The Press Newspaper
From green slime to making gang crime pay
Here are 10 possible trends emerging from the stories that made The Press in 2013.
1) Green Slime: The progress seems painfully slow. The threat to our multi-billion dollar fishing and tourism industry is real. So real it has spurred bipartisan support in the Ohio legislature. Sen. Randy Gardner (R) and Rep. Chris Redfern (D) will provide leadership roles in the newly-formed Lake Erie Caucus. The caucus will address open-lake dumping of dredge material and phosphorous run-off from farm fields, two practices that, coupled with aging sewer systems, are the likely culprits contributing to toxic-algal blooms (green slime). In 2011 the slime covered some 2,000 square miles. It can be as toxic as cobra venom.
Creation of a pilot wetland system at the mouth of Wolf Creek in Oregon is one new effort to reduce contaminants heading for Lake Erie. More strategies are needed and soon.
2) The Digital Revolution: Kindergarten teachers at Eastwood are using iPads to help struggling students catch up while challenging the gifted. Oregon has provided junior high students with personal iPads and next year Clay students will get laptops. Both districts received state grants to develop on-line content with the goal of eliminating expensive textbooks. Genoa installed a new Wi-Fi system to help teachers modify learning programs to include innovative technology. Cardinal Stritch freshmen received iPads in 2012. The Digital Revolution is here.
3) Making gang crime pay: According to the FBI, there are 33,000 gangs with 1.4 million members operating in the U.S. To combat that growth, some police departments and prosecutors in Ohio are dusting off a little-used bill drafted in 1998 by former Ohio Attorney General Betty Montgomery and sponsored by John Garcia, a state representative from East Toledo. The bill classifies participation in a criminal gang as a felony and tacks on two to eight years to any crime committed by a gang member. Hamilton County, Lorain and Toledo have resurrected the bill and used it effectively. It may be difficult to implement, but it’s a needed tool.
4) Opportunity in the trades: A group of local manufacturers donated $65,000 to Oregon schools for the purchase of a Computer Numerical Controlled milling center to train prospective employees. In Ottawa County, the community improvement corporation took high school officials on a tour of four manufacturers to give them a better understanding of career paths in the skilled trades.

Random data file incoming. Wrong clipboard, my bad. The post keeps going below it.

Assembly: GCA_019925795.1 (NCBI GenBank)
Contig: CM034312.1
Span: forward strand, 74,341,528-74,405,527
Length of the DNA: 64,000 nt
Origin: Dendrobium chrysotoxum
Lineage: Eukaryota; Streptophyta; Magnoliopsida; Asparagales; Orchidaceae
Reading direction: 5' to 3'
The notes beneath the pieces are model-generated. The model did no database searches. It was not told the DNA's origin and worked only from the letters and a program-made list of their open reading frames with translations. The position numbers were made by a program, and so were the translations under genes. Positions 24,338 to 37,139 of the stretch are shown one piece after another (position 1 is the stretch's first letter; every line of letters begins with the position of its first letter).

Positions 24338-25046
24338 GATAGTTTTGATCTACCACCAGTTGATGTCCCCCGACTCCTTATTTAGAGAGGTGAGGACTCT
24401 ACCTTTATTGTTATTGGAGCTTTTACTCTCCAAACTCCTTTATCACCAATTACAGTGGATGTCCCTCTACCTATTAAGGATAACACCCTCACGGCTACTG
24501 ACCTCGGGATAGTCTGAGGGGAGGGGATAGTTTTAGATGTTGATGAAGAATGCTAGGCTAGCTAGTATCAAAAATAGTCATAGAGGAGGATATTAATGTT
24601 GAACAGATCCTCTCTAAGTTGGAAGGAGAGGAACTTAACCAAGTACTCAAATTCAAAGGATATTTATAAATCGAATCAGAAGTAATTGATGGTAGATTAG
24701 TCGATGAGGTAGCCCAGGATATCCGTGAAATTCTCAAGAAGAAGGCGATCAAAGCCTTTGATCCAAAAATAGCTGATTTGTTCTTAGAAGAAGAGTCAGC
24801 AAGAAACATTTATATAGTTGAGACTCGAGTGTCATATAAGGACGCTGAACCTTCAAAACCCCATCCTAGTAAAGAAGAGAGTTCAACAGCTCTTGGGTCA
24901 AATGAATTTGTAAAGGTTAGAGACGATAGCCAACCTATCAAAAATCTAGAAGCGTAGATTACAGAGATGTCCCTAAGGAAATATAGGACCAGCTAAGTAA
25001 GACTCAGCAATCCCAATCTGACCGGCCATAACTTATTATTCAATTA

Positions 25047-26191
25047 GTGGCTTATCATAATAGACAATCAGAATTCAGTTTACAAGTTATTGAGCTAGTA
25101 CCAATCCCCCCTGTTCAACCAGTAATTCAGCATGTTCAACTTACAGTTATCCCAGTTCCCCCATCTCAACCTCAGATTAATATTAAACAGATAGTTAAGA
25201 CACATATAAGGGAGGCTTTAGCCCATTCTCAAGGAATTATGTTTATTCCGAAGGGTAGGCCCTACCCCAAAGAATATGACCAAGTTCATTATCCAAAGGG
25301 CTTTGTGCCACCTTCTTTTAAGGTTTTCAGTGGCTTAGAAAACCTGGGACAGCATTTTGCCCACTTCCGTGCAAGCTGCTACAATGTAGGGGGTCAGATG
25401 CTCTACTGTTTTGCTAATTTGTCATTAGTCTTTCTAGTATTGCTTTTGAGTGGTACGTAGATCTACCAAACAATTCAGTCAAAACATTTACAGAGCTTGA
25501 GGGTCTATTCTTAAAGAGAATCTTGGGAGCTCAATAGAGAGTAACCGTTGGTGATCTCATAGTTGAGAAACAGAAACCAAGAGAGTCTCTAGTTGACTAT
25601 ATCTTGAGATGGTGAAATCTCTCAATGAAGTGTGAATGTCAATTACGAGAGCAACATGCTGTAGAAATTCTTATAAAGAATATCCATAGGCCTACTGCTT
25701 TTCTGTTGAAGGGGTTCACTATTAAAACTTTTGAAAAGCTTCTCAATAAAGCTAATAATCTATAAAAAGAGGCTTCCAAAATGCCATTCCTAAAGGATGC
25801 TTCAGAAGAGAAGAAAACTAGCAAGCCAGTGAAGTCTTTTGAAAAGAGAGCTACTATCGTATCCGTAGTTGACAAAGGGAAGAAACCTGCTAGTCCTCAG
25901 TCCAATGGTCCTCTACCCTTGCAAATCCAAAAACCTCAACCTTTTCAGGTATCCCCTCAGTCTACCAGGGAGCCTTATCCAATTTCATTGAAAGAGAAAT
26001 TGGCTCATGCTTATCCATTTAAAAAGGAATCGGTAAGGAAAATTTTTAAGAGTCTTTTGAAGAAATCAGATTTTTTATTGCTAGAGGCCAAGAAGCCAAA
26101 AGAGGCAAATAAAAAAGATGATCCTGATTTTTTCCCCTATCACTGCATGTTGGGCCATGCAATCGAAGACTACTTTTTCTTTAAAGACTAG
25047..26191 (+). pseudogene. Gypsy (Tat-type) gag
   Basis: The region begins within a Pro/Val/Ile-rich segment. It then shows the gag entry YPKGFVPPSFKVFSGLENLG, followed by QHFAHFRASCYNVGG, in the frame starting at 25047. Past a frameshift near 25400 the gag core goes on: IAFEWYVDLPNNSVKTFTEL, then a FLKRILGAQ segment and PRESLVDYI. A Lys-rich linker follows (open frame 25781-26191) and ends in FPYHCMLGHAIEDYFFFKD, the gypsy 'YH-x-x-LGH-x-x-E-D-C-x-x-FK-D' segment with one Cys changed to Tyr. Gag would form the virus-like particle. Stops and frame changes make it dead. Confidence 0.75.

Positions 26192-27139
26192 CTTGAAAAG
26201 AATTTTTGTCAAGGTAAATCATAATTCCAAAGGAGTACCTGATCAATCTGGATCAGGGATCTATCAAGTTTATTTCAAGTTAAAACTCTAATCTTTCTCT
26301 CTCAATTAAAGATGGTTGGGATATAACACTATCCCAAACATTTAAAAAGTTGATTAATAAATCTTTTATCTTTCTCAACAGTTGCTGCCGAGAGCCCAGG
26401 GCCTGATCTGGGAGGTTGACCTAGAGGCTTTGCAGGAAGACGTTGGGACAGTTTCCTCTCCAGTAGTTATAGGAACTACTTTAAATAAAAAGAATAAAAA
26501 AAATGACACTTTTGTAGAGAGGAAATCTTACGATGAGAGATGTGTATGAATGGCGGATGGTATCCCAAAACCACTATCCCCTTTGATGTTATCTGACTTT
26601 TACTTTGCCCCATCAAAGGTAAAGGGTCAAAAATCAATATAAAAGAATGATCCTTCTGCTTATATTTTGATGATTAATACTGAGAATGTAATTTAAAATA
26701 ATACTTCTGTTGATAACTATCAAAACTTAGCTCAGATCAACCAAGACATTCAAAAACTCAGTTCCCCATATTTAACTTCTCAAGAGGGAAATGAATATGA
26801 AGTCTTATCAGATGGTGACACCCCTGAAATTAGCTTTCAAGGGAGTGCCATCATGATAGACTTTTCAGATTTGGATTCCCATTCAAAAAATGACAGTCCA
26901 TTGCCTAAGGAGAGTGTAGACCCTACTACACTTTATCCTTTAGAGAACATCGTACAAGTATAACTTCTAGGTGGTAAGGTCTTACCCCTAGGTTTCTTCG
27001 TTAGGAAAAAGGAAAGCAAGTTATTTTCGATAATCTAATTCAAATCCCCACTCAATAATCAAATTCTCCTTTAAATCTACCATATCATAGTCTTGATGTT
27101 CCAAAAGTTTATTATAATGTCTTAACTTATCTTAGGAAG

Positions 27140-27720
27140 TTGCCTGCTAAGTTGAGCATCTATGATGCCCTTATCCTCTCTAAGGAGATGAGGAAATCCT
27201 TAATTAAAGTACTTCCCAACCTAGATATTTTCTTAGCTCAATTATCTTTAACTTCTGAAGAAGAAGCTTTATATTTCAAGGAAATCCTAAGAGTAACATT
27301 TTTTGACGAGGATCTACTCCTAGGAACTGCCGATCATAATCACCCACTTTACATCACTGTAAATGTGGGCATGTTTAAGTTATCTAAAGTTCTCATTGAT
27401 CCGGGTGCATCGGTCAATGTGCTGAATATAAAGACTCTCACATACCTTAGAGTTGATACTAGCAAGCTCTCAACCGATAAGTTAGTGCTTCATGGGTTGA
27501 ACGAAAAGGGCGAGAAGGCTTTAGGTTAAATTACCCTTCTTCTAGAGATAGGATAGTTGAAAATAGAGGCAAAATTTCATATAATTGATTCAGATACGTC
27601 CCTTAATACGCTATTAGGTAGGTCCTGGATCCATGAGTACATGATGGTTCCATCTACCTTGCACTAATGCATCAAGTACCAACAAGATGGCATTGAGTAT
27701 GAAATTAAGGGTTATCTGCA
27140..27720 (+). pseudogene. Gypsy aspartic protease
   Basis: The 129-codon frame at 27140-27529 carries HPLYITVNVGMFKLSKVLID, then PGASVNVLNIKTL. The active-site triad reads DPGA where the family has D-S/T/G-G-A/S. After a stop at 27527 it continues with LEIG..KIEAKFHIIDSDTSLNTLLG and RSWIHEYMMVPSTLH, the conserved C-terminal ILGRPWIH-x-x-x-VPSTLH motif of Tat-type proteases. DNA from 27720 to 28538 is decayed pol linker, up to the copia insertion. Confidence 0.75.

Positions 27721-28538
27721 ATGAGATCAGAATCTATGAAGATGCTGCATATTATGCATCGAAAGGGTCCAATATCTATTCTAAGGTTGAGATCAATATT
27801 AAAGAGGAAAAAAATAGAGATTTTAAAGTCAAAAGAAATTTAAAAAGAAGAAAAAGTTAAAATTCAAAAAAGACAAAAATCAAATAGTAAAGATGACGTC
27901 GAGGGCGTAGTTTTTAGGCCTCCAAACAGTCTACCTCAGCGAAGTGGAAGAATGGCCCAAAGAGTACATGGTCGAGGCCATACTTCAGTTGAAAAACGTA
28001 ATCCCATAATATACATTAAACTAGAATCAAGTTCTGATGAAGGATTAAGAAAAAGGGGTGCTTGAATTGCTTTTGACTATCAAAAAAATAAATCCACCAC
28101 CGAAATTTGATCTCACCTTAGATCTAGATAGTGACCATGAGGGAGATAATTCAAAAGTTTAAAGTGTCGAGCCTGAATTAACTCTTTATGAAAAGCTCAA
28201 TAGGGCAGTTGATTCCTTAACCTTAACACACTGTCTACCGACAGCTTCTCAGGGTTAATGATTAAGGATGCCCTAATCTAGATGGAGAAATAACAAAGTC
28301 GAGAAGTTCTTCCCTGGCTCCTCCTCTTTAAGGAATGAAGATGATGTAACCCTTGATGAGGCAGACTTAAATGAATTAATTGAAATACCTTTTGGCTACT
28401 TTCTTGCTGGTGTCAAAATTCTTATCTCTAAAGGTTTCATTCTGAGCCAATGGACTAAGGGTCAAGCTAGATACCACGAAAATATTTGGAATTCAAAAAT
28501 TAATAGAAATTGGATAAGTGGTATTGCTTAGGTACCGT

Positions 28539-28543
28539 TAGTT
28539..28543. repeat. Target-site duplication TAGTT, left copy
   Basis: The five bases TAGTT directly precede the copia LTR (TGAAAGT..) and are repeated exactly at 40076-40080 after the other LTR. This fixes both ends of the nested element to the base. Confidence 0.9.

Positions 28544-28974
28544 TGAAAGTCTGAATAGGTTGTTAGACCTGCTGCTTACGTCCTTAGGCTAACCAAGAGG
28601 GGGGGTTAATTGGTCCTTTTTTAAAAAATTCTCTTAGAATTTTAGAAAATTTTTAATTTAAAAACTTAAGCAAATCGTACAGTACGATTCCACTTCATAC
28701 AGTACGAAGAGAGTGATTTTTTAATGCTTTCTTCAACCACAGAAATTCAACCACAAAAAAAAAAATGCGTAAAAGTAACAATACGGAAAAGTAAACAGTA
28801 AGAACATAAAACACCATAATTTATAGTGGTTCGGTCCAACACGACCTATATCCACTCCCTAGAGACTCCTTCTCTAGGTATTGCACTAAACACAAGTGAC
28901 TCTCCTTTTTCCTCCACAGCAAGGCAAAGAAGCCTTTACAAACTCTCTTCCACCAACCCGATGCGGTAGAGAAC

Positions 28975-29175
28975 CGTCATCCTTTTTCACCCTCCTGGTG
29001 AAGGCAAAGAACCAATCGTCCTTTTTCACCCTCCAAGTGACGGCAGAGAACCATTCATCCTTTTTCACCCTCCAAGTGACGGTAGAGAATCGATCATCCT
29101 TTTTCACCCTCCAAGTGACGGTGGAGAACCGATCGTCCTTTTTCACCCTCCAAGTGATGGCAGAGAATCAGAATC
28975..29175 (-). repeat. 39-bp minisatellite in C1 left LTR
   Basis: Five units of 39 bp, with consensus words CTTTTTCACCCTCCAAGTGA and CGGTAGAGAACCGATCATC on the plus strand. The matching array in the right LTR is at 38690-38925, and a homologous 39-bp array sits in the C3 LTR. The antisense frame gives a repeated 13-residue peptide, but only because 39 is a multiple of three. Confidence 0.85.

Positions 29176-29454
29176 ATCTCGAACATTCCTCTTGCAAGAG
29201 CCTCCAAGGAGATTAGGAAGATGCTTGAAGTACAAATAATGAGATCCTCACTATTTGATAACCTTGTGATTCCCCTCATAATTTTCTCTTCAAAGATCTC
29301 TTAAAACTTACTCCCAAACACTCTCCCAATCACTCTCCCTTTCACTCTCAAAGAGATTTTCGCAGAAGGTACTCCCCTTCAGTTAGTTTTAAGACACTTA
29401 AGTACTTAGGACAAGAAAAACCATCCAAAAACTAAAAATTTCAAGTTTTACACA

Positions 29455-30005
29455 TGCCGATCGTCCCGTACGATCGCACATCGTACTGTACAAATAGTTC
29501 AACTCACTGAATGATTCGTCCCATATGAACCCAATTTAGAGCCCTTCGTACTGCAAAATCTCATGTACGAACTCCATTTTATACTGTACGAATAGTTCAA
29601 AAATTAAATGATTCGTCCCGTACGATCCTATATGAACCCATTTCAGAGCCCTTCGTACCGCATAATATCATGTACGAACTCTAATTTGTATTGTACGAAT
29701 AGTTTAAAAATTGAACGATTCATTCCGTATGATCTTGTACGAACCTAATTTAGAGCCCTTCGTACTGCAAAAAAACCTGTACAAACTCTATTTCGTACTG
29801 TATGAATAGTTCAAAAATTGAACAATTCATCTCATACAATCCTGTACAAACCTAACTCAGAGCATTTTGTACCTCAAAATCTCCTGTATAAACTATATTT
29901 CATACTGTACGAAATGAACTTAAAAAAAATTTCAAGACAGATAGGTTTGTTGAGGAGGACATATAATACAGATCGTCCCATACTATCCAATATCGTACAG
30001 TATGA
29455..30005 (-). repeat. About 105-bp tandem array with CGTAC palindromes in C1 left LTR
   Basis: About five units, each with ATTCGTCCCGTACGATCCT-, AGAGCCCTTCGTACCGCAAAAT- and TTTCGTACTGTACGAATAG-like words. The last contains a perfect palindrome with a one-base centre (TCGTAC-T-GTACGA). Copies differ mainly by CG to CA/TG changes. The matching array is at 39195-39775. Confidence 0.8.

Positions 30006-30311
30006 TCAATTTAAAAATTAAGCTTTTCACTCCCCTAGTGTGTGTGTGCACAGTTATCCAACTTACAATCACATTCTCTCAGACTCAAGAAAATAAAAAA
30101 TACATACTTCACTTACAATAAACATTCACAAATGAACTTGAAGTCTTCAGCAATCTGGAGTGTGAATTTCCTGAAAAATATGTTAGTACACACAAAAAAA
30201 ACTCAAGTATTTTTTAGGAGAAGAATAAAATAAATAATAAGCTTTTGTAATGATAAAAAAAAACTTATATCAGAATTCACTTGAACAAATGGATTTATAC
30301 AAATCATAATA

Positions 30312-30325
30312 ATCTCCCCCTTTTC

Rising labor costs overseas and higher transportation costs have led to a rebirth in manufacturing in the U.S. and that has opened up good paying jobs in the skilled trades.
5) Gun raffles: Volunteer groups are finding it increasingly difficult to field the manpower needed to raise funds through community festivals. For nearly 40 years, The Millbury Fire Department counted on the annual Ox Roast to fund equipment purchases, but in 2013, due to a lack of volunteers and increasing fees, the department cancelled the roast and instead auctioned off a .223 caliber tactical rifle. Other groups which hold feather parties, Monte Carlo nights and reverse raffles will also look for easier ways to fund their good deeds.
6) Ready, aim, stop: Lake Township officials have fielded a number of complaints from residents about shooting ranges near their homes. As more subdivisions are platted in what was farm country and as small arms weapons become more powerful, more townships will update zoning regulations to mirror their municipal neighbors.
7) Gluten-free: An estimated three million Americans suffer from celiac disease, an allergic reaction to gluten, an ingredient found in wheat, barley, rye and oats. There is no pharmacological cure so a gluten-free diet is the best option. Hirzel Canning Company & Farms of Northwood announced it is now offering a gluten-free condensed tomato soup in its Dei Fratelli line. More will follow.
8) Tougher DUI laws: The National Traffic Safety Transportation Board has called for a reduction in the blood alcohol content for a DUI charge from .08 to .05 percent. This move comes despite the fact that alcohol-related deaths have plummeted from 26,173 in 1982 to 9,878 in 2011. The proposed limit is opposed by the restaurant and bar industry which contends having a drink or two with dinner would put most people over the limit. Ironically, it’s not the social drinker, but rather the chronic drinker that causes the most carnage on our roads. While this particular change in the law may be one step too far, look for other initiatives to come.
9) Read or else: Ohio’s Third Grade Reading Guarantee states third graders who don’t score a certain level on the state reading test cannot advance to fourth grade unless they are given special instructional aid to get them up to speed.
This is a much needed change. Reading is the most indispensible skill for a successful career.
10) Solid home, bargain price: In 2007, the average realtor-listed home in East Toledo sold for $33,944. Today, the average home sells for $15,159. These depressed values have left many homeowners owing more than their home is worth and without any equity to secure a loan for improvements. There is a bright side, however. Some young people have relocated to East Toledo to capitalize on the bargain prices. You can still get a solid home with a lot of character for a price that would be the envy of urban dwellers in many other cities.
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